MR procedures rose by eight percent between 2018 and 2019.
MR procedure volumes in the US reached all-time high in 2019
January 15, 2020
by John R. Fischer
, Senior Reporter
The volume of MR imaging procedures performed in the U.S. rose by 8 percent from 2018 to 2019, to an all-time high of 42 million.
That’s the conclusion of the 2019 MR Market Outlook Report published by IMV Medical Information Division, a market research firm for the medical imaging and clinical diagnostic instruments markets. The report indicates that MR procedures rose from 39 million in 2018, reversing a nationwide slowdown in such growth that has taken place since 2004.
“They’re increasingly using MR in radiation therapy as a particular modality for treatment planning purposes,” Lorna Young, senior director of market research at IMV, told HCB News. “Then there are other things like cardiac MR and prostate MR which are very popular. With prostate, the volume of it is very small, but it’s increasingly being used. MR also doesn’t have radiation per se, like CT or X-ray.”
Initially increasing at an average annual rate of 15 percent from 1998 to 2003, MR procedures slowed by a 4 percent annual rate between 2004 and 2016. It then dipped by 8 percent to $36 million in 2017, with the report attributing a possible cause as the growing usage of appropriate use criteria (AUC) for ordering MR procedures.
Another contributor may have been a change in the reporting policy of CMS, which passed the Protecting Access to Medicare Act (PAMA) in 2014. Under PAMA, physicians must use a clinical decision support system for ordering studies pertaining to MR, CT, PET and nuclear medicine, to ensure the appropriate use of imaging resources and to curb overutilization.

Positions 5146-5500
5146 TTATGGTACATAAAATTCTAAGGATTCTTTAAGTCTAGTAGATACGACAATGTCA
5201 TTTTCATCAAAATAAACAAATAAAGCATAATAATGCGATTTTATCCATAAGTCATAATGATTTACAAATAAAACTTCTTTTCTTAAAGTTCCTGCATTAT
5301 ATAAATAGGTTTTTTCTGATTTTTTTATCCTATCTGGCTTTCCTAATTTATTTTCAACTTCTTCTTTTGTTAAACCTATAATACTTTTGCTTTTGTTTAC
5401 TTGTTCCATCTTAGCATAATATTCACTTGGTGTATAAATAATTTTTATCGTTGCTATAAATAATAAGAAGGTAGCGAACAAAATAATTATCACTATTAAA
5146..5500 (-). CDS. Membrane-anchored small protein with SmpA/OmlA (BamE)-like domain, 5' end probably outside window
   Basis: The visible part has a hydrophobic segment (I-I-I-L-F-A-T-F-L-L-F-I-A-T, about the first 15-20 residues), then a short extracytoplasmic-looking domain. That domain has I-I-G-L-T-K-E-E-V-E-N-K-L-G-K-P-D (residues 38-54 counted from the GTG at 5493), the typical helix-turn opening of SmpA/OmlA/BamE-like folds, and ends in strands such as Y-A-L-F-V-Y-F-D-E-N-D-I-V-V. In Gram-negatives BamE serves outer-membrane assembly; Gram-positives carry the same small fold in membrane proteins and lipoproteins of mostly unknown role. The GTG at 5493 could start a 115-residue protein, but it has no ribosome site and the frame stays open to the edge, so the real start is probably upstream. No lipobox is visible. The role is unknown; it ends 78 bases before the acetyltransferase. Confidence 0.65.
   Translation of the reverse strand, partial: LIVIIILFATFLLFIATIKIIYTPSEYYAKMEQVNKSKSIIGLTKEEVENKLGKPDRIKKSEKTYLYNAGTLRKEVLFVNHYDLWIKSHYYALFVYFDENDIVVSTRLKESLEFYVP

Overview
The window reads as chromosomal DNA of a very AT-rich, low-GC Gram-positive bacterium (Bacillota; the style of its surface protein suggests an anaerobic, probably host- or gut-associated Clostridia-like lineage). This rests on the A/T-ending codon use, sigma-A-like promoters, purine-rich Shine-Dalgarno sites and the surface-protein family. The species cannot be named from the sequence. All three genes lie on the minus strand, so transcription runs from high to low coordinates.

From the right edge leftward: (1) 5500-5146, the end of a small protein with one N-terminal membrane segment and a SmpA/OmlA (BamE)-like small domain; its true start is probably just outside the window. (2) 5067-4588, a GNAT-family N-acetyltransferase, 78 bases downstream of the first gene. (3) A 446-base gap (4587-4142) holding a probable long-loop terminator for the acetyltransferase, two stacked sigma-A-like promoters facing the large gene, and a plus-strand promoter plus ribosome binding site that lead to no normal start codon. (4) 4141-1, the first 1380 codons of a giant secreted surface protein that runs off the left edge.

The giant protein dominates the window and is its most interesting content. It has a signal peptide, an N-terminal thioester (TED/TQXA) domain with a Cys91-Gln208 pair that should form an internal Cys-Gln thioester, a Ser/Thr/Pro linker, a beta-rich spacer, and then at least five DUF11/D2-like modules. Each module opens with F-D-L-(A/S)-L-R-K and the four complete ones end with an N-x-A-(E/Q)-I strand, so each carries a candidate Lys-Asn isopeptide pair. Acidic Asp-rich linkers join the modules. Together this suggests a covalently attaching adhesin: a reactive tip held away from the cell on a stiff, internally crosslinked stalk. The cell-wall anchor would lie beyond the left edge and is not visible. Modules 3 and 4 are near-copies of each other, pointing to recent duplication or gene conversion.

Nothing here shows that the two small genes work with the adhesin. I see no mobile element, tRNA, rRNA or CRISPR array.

Almost two-thirds of the 405 radiology and MR administrator respondents who participated in the IMV survey predict that procedure volume will increase in 2020. Part of this, according to Young, can be attributed to new applications for MR, such as prostate visualization, as well as its role in treatment planning and ability to show differences in water content of various tissues.
The findings of the report indicate a relatively stable MR market over the next three years, with 27 percent of all MR sites planning to purchase a fixed MR system, and an additional 26 percent reporting that they might. Planning for all these sites together has been relatively consistent at 53 to 57 percent.
MR systems with field strengths of 1.5 Tesla hold the majority stake in the market, comprising two-thirds of installed bases since 2007 and over 60 percent of planned MR systems. Machines with 3T magnets take up almost one fifth of the installed bases and represent one quarter of planned MR systems.
But growth in MR procedures may be hampered by decreasing reimbursement levels, health insurance preauthorization denials, reduced health plan coverage and higher out-of-pocket costs that lead to declines in patient volume for elective exams. Other challenges include appropriate use requirements, public concerns with gadolinium side effects, and local competition.
Providers are also concerned about managing operational and staffing issues that could derive from increased workloads, and face a number of logistical issues including: educating MR techs and related support personnel about MR safety, cross-training technologists across multiple locations, and screening patients appropriately for MR scanning.
“Departments need to work closely with their referring physicians so that what they refer is the right technology for the physician,” said Young. “That’s a lot of communication, standards and appropriate use criteria from the department to the referring physicians. The more they can do that, the better they can manage their patient volume and do what’s appropriate for the patient.”